Penn Station, New York

Image of Penn Station, New York
Release Date: 
December 6, 2015
Thames & Hudson
Reviewed by: 

Louis Stettner's Penn Station, New York is not a photo book about the grandeur or architecture of the original Pennsylvania station—which should have been declared a landmark but instead was demolished in 1963. Stettner’s photography focuses on the people—the travelers, commuters, rail workers—and the flavor of life that passed through the portals of the station in the 1950s.

Train stations are rife with commuters either hurrying for a train or waiting for one to arrive. It is also a place where people often display quirky behavior and Stettner is a master at capturing that fleeting moment when they create a casual or grand gesture, or when they are caught up in an instant of pensive reflection and time seems to stand still in their thoughts. 

His photographs single out the poetic pauses in conversation, the solemn reflection caught between the commuter rush and glimpses of spontaneous life that continue to intrigue. And while some images exhibit motion blur as if photographed with an unsteady hand, in truth they exude an impressionistic ambiance that adds to their timeless quality.

Louis Stettner's Penn Station, New York is a large format hardcover book (11x13.3 inch), excellently bound and beautifully printed. The occasional two-page spread of images is judiciously done, giving the maximum impact of 22 x 13 inches to large images while minimizing the disruption to the photographs.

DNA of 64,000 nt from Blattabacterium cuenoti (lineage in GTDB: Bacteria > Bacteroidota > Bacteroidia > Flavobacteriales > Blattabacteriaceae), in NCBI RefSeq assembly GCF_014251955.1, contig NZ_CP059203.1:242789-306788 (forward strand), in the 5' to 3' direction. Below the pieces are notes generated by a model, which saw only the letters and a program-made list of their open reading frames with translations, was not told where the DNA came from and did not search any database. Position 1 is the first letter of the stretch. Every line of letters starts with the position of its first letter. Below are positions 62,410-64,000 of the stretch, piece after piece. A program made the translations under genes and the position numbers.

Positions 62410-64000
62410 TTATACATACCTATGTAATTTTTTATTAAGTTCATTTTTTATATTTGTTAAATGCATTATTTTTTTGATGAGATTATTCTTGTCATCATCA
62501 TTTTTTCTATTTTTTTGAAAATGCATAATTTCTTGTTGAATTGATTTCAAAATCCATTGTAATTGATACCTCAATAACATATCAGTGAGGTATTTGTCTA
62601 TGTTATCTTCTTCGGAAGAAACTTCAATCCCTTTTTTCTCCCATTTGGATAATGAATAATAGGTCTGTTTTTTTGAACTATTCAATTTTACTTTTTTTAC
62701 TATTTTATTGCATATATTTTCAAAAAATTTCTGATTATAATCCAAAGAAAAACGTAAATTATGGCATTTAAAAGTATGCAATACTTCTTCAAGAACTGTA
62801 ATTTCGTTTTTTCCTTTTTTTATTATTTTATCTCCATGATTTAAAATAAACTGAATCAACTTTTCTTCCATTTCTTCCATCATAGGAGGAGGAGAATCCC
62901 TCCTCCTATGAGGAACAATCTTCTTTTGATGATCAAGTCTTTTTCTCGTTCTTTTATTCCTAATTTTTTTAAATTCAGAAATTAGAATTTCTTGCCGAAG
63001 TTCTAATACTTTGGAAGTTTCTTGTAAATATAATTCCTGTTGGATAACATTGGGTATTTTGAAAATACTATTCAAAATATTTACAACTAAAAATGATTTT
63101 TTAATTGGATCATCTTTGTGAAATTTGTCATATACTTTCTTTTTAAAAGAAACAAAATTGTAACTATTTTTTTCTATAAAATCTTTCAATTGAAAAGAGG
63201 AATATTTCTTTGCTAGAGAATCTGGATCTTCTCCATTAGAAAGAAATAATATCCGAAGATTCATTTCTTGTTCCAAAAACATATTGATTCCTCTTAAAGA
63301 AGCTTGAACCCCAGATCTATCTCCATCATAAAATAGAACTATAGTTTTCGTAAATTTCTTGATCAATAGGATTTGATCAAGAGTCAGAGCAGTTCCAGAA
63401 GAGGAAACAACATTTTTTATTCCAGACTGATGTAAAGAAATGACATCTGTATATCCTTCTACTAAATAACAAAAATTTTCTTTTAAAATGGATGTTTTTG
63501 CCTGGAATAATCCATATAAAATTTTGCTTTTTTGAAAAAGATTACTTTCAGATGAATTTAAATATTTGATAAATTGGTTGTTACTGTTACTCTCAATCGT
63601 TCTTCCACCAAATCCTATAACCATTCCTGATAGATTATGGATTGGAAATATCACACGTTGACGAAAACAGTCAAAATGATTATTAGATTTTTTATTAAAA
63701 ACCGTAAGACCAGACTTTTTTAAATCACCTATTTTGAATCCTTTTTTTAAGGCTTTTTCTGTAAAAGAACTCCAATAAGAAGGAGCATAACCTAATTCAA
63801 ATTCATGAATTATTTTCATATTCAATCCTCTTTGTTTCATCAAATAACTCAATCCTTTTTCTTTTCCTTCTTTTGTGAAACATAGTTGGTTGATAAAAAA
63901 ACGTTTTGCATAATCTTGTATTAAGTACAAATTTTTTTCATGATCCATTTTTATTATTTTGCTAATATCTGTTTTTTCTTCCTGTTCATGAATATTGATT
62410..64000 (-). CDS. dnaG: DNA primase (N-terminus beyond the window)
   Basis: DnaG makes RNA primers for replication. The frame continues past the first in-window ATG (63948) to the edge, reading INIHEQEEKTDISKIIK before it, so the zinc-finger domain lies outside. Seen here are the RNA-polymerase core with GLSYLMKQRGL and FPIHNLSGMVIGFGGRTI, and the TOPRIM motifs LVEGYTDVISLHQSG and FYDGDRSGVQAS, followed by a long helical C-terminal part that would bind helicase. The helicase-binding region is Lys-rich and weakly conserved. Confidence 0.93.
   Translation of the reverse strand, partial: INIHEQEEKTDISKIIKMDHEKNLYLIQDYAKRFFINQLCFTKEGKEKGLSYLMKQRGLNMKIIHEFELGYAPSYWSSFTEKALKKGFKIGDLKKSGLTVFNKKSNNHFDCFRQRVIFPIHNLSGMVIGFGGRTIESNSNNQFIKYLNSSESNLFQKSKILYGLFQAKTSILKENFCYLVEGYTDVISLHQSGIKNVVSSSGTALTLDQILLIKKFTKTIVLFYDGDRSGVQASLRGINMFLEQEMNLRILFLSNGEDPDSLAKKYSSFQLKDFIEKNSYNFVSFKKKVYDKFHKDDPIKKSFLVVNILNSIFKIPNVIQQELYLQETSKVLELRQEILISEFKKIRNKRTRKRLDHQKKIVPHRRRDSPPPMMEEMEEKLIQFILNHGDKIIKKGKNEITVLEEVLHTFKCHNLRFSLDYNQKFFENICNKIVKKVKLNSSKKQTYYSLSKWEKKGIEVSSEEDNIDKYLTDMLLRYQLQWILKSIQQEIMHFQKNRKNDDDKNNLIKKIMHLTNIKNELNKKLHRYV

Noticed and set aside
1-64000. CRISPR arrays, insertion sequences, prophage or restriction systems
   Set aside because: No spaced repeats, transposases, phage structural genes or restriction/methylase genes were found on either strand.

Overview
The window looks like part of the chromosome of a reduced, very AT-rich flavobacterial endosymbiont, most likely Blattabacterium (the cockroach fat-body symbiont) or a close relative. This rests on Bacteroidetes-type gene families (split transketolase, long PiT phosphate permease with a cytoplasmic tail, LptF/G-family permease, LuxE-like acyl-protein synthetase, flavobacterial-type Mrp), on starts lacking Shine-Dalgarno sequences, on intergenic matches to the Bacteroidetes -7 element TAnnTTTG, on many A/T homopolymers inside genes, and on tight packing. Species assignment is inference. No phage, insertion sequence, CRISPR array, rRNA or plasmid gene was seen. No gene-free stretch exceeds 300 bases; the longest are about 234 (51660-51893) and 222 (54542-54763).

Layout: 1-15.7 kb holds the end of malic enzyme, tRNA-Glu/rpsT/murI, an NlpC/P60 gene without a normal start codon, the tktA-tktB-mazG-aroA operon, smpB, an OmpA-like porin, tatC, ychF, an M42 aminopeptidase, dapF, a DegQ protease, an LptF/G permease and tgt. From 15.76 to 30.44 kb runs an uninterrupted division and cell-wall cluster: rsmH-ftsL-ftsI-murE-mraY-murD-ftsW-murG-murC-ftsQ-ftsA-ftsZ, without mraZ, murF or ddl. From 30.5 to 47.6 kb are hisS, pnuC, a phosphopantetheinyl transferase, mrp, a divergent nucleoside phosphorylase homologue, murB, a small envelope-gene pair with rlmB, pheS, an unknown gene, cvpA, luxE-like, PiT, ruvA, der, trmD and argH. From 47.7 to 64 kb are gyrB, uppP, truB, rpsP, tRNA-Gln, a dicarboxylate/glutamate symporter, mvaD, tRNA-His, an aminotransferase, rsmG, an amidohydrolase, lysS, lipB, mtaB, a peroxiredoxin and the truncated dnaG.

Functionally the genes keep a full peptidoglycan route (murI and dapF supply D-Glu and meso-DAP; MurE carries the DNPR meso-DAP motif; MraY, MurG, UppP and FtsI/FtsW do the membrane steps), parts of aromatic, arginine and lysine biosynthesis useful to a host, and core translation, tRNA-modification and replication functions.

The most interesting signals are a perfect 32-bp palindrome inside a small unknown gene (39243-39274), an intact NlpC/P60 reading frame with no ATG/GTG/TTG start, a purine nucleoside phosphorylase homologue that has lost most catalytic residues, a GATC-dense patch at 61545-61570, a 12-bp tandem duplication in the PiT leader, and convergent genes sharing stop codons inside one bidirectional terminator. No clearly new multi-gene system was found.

These are non-digital images, old-fashion film photography that shows all the wonderful luminance and grain of film. All of the photographs appear to be shot with a black-and-white grainy film, but the graininess only serves to enhance the images, like lithographic prints, imparting a natural artistic effect. Most of the images are contrasted such that the highlights glow and the dark values envelop elements allowing glints of detail to shine through. Many of his images are a powerful exercise in abstraction, balancing the expanse of black against spotlighted characteristics of humanity, train cars, and people. These are often juxtaposed with the interplay of artificial and natural light in the station.

Stettner's photos in this volume were taken in 1958, years after he had served as a World War II Army combat photographer, lived in Paris, and received a degree in photography from the Institut des Haute Etudes Cinématographiques. His work has been published in Life, Time, Fortune, and other publications.

For those of us who have spent too much time in stations waiting for a journey to commence, it entices us to reminisce on the rituals of traveling by rail and recall the gems gleaned from those experiences.